OPC UA Aids Assets
“Previously, there was almost too much manual labor required to do asset management effectively, but users are leveraging standards, such as Mimosa’s XML schemas for devices, and aggressively undertaking custom-development projects,” says Tom Burke, OPC Foundation’s president and executive director. “However, writing custom software isn’t the best use of an owner/operator’s time, so they’re asking suppliers to do it and give them standardized devices. Suppliers are increasingly interested in adhering to Mimosa and ISA-95 with OPC as the transport because it allows them to optimize during production and calibrate beforehand and during design time.
“OPC’s transport services allow users to plug devices into an asset management system, so the system can pick everything up via read, write and subscribe functions. For example, an asset management system can use OPC Unified Architecture (UA) and its web services and standardized XML transactions as its interface for subscribing to plant devices. So instead of getting delayed data from clipboards or the DCS at the end of an eight-hour shift, users can now get information within minutes and make better maintenance and condition-based monitoring decisions much closer to real time. This means users don’t need to base a calibration decision, for example, on an arbitrary schedule that may not reflect reality closely enough. Now, they can make more dynamic adjustments, and compensate for changes in materials and change recipes as needed.”
Open O&M Bridge Opening
Back in northern Alberta, the snag that arose at Suncor was a persistent time lag after work orders were generated. Pederson says this headache occurred, in part, because Suncor also implemented SAP’s Plant Maintenance enterprise resource planning (ERP) software in January 2006, and the maintenance planning staff uses it to schedule maintenance tasks. “This creates a time lag between people because our Asset Portal and SAP systems aren’t connected,” explains Pederson. “So, when Asset Portal flags a problem, the maintenance planner using SAP doesn’t know about it. We needed to connect these two systems, but there wasn’t a way to do it—until recently.”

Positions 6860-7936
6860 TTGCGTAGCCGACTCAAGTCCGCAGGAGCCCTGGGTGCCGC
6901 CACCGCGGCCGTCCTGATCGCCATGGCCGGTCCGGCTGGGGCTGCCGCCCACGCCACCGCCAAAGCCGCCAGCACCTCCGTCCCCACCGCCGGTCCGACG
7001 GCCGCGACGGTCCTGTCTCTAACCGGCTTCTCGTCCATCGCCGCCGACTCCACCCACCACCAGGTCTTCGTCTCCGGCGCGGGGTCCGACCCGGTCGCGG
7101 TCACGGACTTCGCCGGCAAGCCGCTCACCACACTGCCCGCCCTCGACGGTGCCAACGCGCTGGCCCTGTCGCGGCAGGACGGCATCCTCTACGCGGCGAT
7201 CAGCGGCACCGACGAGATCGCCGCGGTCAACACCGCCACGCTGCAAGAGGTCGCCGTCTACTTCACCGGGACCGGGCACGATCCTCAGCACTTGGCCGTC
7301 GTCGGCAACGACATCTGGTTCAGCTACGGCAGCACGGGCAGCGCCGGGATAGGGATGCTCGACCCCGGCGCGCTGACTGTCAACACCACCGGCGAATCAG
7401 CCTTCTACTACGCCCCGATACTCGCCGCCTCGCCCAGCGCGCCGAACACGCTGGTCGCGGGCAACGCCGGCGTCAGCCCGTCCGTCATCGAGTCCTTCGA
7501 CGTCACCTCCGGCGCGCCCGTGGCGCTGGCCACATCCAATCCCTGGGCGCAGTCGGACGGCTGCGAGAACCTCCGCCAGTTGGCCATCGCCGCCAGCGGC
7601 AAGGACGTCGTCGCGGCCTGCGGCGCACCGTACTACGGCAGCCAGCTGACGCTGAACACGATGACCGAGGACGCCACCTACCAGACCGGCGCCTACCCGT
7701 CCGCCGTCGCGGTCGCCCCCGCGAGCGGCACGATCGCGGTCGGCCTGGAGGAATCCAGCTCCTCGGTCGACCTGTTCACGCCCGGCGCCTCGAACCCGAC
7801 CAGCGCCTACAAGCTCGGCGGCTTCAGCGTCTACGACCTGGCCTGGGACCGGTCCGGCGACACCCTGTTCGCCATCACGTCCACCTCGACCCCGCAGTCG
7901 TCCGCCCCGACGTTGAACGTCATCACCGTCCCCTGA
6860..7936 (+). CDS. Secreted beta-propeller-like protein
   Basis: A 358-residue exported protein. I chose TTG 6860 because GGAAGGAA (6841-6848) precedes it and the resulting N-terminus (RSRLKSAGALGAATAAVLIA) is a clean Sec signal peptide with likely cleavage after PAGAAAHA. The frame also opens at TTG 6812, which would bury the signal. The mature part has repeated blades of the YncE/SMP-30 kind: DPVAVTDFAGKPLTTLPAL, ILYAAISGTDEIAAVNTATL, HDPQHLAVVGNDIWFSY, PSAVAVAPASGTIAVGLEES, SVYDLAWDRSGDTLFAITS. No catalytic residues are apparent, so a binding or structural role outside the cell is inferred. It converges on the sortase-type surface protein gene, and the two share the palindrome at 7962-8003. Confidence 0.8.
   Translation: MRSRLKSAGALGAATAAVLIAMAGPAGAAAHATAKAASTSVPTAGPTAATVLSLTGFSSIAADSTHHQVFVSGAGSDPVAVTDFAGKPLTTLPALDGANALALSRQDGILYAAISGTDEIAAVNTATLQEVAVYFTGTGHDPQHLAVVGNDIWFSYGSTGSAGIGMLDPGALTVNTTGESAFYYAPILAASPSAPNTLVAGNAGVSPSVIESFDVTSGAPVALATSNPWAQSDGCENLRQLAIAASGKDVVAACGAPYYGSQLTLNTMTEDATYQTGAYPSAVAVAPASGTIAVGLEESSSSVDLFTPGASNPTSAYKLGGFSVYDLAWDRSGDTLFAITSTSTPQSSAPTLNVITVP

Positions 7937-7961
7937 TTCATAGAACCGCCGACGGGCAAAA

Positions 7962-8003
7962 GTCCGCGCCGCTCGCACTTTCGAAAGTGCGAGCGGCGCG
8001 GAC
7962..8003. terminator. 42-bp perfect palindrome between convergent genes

Figure 1: Open O&M will facilitate Suncor’s network’s transport layer and use “adapters” or “listeners” that integrate a given system to the integration platform, making it “visible” to the enterprise.
Courtesy of Emerson Process Management
Over the past several years, experts in various standards, including Mimosa, OPC Foundation, ISA-95 committee, World Batch Forum and the Open Applications Group have collaborated on a joint Open Operations and Maintenance (O&M) initiative to allow different asset management methods to coexist and be compatible.
Because users at Suncor don’t want to use direct interface or data warehousing for their data exchanges anymore, Pederson explains that Open O&M will facilitate the network’s transport layer and use “adapters” or “listeners” that integrate a given system to the integration platform, making it “visible” to the enterprise (Figure 1). “The aim is to make application-to-application interconnectivity and communication invisible.”